Back on the Bench - August - 2019

The Long Way Around: Some Simple Testing on Nissan’s RE0F10A

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CVTs have been around for some time but there’s always been one nagging part that keeps people from working on them: Getting the parts. Sure, the information is available; there are workshops and seminars all across the country but when it comes time to actually work on one about the best you’ve been able to do is replace them. Times are changing and parts are easier to find so let’s jump right in and go to work.

One of the more popular units is the Nissan RE0F10A. There’s a lot of them on the road and they’re easy to work on. Not to mention, parts are available.

One of the most common problems we see are secondary pressure solenoid and secondary pressure sensor codes. The code sets when the computer sees secondary pressure lower than what is being commanded. In order to diagnose this, we must first understand how it works.

The computer controls the secondary circuit pressure by operating the secondary pressure control solenoid, which feeds fluid pressure to the spring side of the secondary control valve (figure 1a). Line pressure passes through the pressure regulator valve (figure 1b), to the line pressure control valve then to the bottom two lands of the secondary control valve (figure 1a). This part of the valve controls the flow to the secondary regulator valve spring side. And the secondary regulator controls the fluid flow from main line pressure to the secondary pulley and the pressure sensor. That’s a lot to take in so just know that it’s often a failed solenoid or worn valves in the valve body. But before we rush into it let get a scan tool on it and look at some data.

First, we’ll take a look at the secondary pressure sensor. If the vehicle is capable of moving you should see some pressure signal at that sensor. If there’s no pressure signal at the sensor then you most likely have a problem with either the sensor or wire harness (figure 2). It’s also possible that you have a computer problem but that’s less likely. What you’re looking for here is an open in the circuit.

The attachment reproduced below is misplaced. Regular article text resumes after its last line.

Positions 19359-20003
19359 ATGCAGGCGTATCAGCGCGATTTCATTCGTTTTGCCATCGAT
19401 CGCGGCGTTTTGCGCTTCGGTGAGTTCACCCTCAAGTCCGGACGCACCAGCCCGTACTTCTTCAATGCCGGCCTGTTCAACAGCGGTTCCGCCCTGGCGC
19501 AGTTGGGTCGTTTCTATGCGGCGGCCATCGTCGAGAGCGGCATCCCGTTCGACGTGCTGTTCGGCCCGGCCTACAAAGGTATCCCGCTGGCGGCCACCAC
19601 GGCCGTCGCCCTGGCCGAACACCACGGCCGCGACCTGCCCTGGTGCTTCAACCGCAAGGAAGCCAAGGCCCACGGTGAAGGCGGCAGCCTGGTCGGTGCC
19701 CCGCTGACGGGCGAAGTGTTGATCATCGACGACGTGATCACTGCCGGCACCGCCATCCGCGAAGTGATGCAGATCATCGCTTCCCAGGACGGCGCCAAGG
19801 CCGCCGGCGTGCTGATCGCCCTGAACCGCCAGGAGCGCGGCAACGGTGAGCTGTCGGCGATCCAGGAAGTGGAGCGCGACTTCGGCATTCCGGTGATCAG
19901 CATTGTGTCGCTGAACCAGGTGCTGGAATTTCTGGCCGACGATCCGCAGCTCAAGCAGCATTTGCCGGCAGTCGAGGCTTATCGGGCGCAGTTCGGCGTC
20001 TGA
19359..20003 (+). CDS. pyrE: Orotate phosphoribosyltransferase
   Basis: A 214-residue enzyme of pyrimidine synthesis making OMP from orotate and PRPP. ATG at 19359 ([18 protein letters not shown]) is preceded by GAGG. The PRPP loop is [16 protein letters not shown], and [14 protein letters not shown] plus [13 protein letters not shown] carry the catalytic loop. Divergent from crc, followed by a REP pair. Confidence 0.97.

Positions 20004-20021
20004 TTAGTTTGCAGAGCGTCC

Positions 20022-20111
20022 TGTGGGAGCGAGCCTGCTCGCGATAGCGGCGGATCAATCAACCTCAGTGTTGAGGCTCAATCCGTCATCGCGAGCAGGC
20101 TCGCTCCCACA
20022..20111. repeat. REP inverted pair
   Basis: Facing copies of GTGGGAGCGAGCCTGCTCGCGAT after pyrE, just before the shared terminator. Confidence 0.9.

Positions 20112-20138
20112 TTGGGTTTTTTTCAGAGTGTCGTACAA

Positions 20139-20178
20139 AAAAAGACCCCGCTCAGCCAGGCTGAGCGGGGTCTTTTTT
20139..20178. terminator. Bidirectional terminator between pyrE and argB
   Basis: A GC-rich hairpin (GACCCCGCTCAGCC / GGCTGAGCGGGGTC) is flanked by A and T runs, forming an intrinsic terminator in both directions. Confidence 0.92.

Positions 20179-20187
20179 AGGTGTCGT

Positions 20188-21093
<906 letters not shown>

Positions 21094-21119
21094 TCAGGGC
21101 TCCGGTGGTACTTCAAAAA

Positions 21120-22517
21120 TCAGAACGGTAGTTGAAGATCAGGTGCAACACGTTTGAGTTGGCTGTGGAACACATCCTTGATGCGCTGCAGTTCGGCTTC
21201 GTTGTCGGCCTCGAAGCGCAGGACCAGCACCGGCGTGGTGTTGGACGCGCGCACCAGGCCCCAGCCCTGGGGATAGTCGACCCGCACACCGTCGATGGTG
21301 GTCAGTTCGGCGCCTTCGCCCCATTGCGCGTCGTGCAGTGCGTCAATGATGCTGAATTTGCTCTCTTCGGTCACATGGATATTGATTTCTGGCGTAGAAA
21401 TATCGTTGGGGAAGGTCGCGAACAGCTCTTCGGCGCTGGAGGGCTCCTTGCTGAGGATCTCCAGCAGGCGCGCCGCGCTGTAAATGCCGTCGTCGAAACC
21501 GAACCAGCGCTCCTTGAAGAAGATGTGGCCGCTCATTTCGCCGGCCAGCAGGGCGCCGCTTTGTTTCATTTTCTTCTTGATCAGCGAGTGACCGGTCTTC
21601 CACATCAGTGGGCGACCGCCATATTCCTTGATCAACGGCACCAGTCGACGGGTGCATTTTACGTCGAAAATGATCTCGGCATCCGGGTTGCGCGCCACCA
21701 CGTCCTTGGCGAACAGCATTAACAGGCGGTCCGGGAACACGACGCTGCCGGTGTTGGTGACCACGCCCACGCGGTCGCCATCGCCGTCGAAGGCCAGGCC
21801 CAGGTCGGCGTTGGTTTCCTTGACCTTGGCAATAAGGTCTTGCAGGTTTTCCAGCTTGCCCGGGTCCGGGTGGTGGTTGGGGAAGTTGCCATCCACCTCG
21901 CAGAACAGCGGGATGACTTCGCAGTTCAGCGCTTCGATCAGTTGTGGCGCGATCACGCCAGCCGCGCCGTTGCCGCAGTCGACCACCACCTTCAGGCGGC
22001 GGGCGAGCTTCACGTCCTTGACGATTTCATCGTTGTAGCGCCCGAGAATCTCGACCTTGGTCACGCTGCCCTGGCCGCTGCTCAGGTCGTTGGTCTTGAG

However, if we do have a pressure signal on the scan tool then we’ll compare the amperage on the scan tool to the actual amperage in the circuit (figure 3). We do this to make sure there isn’t something wrong with the computer’s ability to operate the solenoid.

Next, install a pressure gauge and monitor line pressure and secondary pressure (figure 4). Low line pressure could be caused by low fluid, the flow control valve (figure 5) or a pressure regulator valve problem (figure 1). If the line pressure is good and secondary pressure is low, this could be caused by the solenoid, valves or a leak in the circuit.

In our case the line pressure was low on the secondary circuit so we pulled the valve body to inspect it. Problems with the pressure regulator or line pressure control valve would have been seen in the line pressure test. This narrows it down to the secondary pressure control, and the secondary pressure regulator in the valve body. It could also be a problem with the secondary pressure solenoid, or leak in the circuit. You’ll want to rule out the valves by making sure they’re free and that they pass a vacuum test.

With the valve body eliminated, our problem is either a solenoid or a leak in the circuit. Testing the solenoid takes some expensive equipment that most people can’t justify unless they are rebuilding solenoids. The only way to test the function of the solenoid without this equipment is to swap it out with another solenoid. Fortunately removing the valve body is easy.

At this point you’ve most likely found the problem and made the repair. However, sometimes it’ll work fine and test right when it’s cold and begin to lose pressure as it warms up. This is fairly common and were having a reliable parts supplier comes in handy. There are a few things to check for this problem: the seals on the pulley apply piston and the sealing ring in the cover (figure 6).

CVTs are just like any other transmission in that they each have common malfunctions and failures. This condition is common, and although we took the long way to cover the diagnosis, you’ll find that this problem usually winds up being a worn valve body or piston seals. These units are easy to work on and straight forward fix. More and more people are working on these units with success. You should too.